Britain’s longest serving Prime Minister of the twentieth century is the subject of Phyllida Lloyd’s latest feature since the popular box office hit Mamma Mia. Combining her meteoric ascent to the top of public service as the first and only female British Prime Minister with the current day fumblings of a dementia ridden old lady, The Iron Lady is a sympathetic portrayal of a very divisive woman. The premise is fairly simple. Half of the film sees Maggie as an old lady having trouble distinguishing between reality and her memories. These memories fill the other half of the film, beginning with her humble in politics as a young woman (Alexandra Roach).
Meryl Streep plays Thatcher in a performance draped in old age makeup for half of her screen time. While a prosthetic nose may have helped Nicole Kidman garner enough attention to be rewarded with an Oscar, the elderly Thatcher fails to reach the same heights. Of course, Streep is predictably and thankfully marvellous as Thatcher, making the film much more bearable. That being said, it is not Oscar worthy at all. Her performances in One True Thing, Doubt, The Hours and Postcards from the Edge (for example) truly display her consummate abilities which far exceed her more famous performances that come accompanied with mimicry and international accents.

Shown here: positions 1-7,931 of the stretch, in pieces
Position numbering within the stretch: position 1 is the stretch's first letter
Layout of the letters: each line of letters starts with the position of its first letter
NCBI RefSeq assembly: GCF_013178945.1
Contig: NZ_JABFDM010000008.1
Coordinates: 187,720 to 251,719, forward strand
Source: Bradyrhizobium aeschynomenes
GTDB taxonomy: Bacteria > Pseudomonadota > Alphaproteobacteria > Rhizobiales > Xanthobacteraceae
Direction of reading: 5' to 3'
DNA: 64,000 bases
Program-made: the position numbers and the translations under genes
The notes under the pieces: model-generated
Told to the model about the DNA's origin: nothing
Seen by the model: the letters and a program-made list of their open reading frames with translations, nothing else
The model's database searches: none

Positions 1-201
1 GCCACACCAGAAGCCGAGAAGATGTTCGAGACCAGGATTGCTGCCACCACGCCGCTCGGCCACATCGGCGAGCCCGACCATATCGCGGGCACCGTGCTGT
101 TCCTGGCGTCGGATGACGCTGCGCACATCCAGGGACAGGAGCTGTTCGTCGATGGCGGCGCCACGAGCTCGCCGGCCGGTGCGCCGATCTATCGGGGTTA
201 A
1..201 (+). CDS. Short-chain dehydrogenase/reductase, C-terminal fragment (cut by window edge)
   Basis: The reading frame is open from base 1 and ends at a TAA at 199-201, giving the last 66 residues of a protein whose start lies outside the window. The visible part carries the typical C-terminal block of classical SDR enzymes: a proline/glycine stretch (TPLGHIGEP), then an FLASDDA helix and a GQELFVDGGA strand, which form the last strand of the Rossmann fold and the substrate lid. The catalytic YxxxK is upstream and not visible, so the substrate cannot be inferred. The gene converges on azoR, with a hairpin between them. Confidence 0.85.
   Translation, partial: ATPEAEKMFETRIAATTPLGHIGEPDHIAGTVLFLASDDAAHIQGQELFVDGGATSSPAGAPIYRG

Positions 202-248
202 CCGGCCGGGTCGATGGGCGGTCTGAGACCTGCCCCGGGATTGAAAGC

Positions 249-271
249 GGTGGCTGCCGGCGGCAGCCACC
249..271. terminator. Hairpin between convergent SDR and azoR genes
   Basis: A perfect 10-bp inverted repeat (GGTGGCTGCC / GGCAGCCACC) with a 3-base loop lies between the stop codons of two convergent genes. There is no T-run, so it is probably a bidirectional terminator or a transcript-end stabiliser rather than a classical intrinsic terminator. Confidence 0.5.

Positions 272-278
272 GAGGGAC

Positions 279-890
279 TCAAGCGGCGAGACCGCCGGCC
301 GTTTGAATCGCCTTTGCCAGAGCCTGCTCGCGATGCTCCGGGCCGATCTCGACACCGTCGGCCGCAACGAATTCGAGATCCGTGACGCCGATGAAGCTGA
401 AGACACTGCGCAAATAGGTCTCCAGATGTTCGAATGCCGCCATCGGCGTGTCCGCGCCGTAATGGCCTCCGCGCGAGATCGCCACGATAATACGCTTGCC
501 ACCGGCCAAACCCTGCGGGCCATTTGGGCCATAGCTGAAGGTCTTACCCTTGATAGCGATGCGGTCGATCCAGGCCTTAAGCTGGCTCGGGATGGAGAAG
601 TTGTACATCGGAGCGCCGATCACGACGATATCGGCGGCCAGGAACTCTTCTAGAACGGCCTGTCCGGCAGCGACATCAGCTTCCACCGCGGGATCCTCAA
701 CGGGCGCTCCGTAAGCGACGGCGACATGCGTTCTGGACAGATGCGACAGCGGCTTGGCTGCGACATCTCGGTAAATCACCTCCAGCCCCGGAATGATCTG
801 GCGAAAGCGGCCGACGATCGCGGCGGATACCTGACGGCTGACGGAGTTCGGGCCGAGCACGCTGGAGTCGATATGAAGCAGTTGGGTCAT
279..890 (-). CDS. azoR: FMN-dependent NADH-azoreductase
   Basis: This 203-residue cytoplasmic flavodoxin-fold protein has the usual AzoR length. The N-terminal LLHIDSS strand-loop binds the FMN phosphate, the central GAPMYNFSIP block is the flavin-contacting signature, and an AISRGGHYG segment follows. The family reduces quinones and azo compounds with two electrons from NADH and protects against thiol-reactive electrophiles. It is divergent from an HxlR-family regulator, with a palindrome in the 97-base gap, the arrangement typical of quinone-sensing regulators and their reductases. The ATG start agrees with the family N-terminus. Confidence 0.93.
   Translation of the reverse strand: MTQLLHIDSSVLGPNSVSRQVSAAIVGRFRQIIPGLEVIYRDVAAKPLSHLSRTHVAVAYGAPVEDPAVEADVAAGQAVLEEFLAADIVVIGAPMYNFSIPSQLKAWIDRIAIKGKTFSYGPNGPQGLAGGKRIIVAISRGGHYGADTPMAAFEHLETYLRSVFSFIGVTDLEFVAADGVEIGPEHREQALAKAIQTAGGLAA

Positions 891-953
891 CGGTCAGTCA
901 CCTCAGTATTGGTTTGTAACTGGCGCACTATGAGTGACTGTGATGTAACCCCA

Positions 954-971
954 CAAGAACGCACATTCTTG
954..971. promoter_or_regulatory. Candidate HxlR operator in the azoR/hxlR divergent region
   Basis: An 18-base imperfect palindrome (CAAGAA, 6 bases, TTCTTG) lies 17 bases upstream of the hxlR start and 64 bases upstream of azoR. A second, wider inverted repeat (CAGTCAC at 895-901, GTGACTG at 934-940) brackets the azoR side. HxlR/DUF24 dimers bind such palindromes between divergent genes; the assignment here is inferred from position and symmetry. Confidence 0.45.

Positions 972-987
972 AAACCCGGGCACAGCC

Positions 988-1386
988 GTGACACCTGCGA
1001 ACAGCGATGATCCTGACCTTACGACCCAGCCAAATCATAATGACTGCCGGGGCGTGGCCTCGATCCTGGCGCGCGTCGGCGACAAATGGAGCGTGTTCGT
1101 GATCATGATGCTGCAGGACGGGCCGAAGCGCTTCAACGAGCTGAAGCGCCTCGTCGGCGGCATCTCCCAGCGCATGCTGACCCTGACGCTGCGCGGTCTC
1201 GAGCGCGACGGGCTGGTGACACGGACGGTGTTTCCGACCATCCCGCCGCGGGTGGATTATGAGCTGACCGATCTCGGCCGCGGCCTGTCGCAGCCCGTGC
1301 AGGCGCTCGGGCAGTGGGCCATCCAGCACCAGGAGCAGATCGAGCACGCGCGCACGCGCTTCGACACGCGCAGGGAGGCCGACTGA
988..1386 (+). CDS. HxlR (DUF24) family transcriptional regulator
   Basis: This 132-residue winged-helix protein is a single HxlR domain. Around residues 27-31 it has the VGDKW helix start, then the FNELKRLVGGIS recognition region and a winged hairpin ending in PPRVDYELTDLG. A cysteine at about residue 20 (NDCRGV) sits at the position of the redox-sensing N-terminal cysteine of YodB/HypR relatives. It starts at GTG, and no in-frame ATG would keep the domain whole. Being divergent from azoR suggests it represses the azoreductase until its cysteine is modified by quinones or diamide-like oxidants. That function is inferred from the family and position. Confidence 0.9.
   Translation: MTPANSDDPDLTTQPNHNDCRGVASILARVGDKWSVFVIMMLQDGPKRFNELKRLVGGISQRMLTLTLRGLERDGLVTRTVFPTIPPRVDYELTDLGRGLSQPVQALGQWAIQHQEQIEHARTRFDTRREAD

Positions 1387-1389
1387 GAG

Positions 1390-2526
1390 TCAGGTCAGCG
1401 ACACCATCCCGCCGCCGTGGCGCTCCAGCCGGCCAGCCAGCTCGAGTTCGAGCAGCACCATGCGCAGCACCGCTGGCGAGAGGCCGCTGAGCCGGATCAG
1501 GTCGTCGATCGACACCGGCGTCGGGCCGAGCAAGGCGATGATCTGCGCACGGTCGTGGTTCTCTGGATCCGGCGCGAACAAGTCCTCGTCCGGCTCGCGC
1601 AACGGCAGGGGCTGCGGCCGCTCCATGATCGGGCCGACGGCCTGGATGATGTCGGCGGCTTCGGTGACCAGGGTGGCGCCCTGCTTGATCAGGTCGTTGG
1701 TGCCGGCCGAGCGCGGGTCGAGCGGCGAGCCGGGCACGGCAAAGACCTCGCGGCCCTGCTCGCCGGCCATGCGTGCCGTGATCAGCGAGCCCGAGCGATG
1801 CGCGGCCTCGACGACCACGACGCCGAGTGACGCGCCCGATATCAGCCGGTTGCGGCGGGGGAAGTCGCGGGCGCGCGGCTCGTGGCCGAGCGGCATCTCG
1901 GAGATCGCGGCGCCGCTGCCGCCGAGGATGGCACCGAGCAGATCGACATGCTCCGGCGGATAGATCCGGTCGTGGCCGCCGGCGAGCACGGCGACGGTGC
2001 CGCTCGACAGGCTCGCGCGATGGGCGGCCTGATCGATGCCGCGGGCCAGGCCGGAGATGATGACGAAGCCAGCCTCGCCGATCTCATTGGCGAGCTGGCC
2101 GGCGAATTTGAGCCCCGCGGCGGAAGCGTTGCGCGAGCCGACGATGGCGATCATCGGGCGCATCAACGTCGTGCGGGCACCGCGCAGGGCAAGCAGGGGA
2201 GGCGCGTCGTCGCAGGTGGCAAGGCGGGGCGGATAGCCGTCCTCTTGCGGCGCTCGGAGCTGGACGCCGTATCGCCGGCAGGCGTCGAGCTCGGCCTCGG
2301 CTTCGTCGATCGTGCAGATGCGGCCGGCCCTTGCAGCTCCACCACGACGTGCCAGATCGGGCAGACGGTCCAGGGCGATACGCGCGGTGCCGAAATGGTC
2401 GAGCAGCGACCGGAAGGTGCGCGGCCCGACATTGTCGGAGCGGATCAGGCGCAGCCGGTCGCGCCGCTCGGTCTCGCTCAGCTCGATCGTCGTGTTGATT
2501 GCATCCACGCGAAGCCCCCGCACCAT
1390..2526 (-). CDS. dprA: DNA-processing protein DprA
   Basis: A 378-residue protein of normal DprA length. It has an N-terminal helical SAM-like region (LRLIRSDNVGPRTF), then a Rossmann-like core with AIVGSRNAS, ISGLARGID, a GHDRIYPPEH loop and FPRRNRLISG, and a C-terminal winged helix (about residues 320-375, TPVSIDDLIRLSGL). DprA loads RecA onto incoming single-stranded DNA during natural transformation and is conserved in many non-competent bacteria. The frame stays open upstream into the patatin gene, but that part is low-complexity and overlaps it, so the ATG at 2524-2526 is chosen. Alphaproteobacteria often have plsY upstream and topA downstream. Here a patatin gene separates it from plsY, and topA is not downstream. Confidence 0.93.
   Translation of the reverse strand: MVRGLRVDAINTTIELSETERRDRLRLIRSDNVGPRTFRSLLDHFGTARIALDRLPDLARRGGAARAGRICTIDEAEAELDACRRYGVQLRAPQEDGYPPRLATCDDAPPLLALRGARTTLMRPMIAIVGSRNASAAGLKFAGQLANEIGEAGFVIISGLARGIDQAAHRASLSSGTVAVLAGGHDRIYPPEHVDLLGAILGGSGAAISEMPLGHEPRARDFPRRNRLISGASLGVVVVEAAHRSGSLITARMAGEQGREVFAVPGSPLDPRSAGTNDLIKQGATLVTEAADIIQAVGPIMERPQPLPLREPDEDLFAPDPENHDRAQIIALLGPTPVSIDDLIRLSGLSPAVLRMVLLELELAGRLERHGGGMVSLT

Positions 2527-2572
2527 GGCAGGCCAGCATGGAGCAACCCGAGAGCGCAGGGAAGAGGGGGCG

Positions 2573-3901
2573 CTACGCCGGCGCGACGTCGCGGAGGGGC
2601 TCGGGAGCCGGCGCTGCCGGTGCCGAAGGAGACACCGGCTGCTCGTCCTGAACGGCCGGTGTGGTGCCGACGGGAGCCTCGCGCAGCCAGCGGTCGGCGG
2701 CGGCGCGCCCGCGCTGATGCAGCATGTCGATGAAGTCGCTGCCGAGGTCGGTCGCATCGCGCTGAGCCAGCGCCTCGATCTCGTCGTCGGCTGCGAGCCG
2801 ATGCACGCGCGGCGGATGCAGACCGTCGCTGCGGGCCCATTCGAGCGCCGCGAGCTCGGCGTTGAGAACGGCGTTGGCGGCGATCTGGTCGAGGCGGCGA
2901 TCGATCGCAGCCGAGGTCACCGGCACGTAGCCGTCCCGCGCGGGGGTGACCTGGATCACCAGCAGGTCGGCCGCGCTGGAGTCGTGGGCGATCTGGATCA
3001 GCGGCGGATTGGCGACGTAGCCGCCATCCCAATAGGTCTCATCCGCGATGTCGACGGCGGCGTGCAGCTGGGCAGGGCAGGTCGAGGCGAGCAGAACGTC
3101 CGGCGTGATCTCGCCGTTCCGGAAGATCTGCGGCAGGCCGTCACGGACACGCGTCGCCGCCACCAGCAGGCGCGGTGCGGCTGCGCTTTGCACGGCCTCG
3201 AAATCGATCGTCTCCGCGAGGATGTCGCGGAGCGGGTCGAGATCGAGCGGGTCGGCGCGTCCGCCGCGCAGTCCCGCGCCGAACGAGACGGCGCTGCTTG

Abi Morgan’s script may have provided an interesting idea; however, the film is too busy drawing love hearts around Streep’s Thatcher like face that it fails to truly grasp the idea by the proverbial balls. Placing both versions of Thatcher distracts and works to the film’s detriment rather than advantage. Focusing more time on one over the other would have been more effecting and interesting. Phyllida Lloyd’s direction seems especially misguided with Jim Broadbent overtly bouncy and annoying Denis Thatcher.
Similar to The Queen, the film aims to provide an insight into one of the most hardened female leaders. The difference however, is that The Queen did not overdose on the sympathy card and kept a reserved distance between public perception and an imagined reality. Sans one breakdown scene, Elizabeth was still generally shown as a steely and hard pressed woman.
While ambitious, The Iron Lady misses the mark and disappoints. Marketing the film with Streep’s face across billboards and posters as the main attraction is a wise decision and solidifies that she is perhaps the only reason to see this film. It is not the worst film this season, but it is certainly not one of the best.
The Iron Lady opens theatrically in Australia on December 26 through Icon Films.